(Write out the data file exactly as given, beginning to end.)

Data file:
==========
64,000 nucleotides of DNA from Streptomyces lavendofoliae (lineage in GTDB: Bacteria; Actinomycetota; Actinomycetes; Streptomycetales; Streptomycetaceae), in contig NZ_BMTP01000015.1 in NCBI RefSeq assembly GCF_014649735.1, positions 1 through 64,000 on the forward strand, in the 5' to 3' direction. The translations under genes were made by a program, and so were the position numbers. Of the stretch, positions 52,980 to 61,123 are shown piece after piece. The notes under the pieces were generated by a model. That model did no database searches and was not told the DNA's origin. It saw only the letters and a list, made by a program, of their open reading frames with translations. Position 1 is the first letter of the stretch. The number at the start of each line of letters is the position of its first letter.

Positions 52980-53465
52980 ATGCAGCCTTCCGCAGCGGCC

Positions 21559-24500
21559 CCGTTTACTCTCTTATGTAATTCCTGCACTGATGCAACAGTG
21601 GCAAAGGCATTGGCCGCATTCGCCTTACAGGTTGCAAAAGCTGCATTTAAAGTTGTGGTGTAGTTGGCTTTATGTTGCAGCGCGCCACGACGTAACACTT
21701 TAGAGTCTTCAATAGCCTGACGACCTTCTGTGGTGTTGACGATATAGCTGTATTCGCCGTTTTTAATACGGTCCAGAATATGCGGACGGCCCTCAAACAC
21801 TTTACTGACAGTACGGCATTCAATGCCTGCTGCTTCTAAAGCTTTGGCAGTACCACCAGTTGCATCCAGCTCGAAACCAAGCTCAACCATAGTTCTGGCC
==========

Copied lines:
64,000 nucleotides of DNA from Streptomyces lavendofoliae (lineage in GTDB: Bacteria; Actinomycetota; Actinomycetes; Streptomycetales; Streptomycetaceae), in contig NZ_BMTP01000015.1 in NCBI RefSeq assembly GCF_014649735.1, positions 1 through 64,000 on the forward strand, in the 5' to 3' direction. The translations under genes were made by a program, and so were the position numbers. Of the stretch, positions 52,980 to 61,123 are shown piece after piece. The notes under the pieces were generated by a model. That model did no database searches and was not told the DNA's origin. It saw only the letters and a list, made by a program, of their open reading frames with translations. Position 1 is the first letter of the stretch. The number at the start of each line of letters is the position of its first letter.

Positions 52980-53465
52980 ATGCAGCCTTCCGCAGCGGCC

Positions 21559-24500
21559 CCGTTTACTCTCTTATGTAATTCCTGCACTGATGCAACAGTG
21601 GCAAAGGCATTGGCCGCATTCGCCTTACAGGTTGCAAAAGCTGCATTTAAAGTTGTGGTGTAGTTGGCTTTATGTTGCAGCGCGCCACGACGTAACACTT
21701 TAGAGTCTTCAATAGCCTGACGACCTTCTGTGGTGTTGACGATATAGCTGTATTCGCCGTTTTTAATACGGTCCAGAATATGCGGACGGCCCTCAAACAC
21801 TTTACTGACAGTACGGCATTCAATGCCTGCTGCTTCTAAAGCTTTGGCAGTACCACCAGTTGCATCCAGCTCGAAACCAAGCTCAACCATAGTTCTGGCC